Max Unger to be a very important man in the middle
RENTON – The middle of the Seahawks’ offensive line has been more of a muddle this season.
Seattle has started four different players at center with Max Unger – a two-time Pro Bowler – missing 10 of the team’s 16 regular-season games with a pair of injuries.
But after recovering from a high ankle sprain suffered in the fourth quarter of Seattle’s game in Kansas City, Unger is back for the playoffs.
|Seahawks’ net offensive averages with and without Max Unger: 2014|
|• Total YDS||392.5||365.7|
|• Pass YDS||188.67||211.8|
|• YDS/pass play||6.51||6.58|
|• Rush YDS||203.83||153.9|
|• Rush YDS/ATT||5.97||4.81|
The significance of his return is spelled out by the numbers. In the games that Unger played, Seattle’s rushing average was up 50 yards per game and a full yard per carry while the Seahawks allowed fewer sacks.
“That’s his guidance and his experience for the other guys up there,” coach Pete Carroll said, explaining the difference. “He’s an expert at recognizing looks and calls and directing what’s going on there so it just stands to reason that we maximize more so with him there.”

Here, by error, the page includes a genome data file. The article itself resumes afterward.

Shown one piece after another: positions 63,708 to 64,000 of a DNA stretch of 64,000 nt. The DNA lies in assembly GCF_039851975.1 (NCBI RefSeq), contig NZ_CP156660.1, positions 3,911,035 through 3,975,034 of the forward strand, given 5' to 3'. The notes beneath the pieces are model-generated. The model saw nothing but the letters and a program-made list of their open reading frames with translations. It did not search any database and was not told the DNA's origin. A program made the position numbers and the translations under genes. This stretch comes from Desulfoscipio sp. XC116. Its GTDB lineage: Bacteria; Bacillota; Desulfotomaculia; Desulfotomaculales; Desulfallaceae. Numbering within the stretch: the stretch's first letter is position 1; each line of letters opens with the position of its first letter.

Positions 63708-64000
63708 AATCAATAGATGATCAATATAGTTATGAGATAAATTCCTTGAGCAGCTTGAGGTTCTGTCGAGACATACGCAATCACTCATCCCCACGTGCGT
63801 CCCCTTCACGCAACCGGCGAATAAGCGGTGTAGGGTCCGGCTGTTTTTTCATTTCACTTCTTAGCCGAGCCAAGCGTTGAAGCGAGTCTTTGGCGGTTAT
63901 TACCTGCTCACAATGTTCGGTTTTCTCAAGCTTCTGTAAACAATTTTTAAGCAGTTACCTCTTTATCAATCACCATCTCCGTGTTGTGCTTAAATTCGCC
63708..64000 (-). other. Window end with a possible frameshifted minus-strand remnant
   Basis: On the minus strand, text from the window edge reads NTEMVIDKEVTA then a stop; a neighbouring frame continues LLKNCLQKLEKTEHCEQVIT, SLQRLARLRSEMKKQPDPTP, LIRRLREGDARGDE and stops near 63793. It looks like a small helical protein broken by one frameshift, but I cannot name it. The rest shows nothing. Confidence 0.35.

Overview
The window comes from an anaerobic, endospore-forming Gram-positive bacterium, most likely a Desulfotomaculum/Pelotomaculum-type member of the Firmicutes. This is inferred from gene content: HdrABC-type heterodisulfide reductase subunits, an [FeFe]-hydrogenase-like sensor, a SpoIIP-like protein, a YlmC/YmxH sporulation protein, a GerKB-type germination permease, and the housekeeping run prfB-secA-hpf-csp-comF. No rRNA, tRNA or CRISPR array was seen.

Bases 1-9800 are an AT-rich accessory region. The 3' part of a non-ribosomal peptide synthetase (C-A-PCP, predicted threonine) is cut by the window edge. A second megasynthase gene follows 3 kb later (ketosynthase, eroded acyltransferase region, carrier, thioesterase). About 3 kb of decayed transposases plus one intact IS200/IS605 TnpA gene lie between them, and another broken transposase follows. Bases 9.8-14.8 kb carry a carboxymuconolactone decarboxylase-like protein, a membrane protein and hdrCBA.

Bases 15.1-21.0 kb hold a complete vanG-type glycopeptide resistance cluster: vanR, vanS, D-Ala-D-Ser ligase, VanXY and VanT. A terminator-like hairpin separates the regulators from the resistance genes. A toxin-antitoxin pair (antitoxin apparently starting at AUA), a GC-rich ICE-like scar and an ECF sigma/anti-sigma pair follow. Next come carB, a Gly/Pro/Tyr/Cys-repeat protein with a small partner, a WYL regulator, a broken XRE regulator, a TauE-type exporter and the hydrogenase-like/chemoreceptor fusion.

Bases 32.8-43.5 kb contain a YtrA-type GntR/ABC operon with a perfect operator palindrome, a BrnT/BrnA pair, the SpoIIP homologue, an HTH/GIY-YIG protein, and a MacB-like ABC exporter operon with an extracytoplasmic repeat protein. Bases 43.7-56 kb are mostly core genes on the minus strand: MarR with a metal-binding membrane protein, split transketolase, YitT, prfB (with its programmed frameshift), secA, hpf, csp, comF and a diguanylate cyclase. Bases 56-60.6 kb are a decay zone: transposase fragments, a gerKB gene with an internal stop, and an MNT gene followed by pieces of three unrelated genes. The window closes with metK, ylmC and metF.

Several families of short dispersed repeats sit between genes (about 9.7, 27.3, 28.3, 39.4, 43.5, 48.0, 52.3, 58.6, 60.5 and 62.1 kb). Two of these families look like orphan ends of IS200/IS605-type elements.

In fact, you could argue that Seattle might be riding a 10-game win streak were it not for Unger’s injury.
Unger left the game in Kansas City with the ankle injury midway through the fourth quarter, the Seahawks facing a second-and-goal from the 4-yard line. A touchdown would have given Seattle the lead.
The next three plays gained a total of 2 yards and Seattle turned the ball over on downs after a fourth-down incompletion to Doug Baldwin. Seattle had two more possessions after that but gained a total of one first down on the next two drives, losing 24-20.
Seattle started Stephen Schilling earlier this year when Unger was out with a foot injury, but he went on injured reserve with a knee injury. Lemuel Jeanpierre and Patrick Lewis both started for Seattle in December.
On Sunday against Carolina, Unger will be back in the middle of Seattle’s offensive line, an asset considering his experience playing for offensive-line coach Tom Cable.
“He and Tom have communicated so well,” Carroll said. “He really knows what Tom’s looking for and what he wants so we get that really, the benefit of that great connection that those guys have.”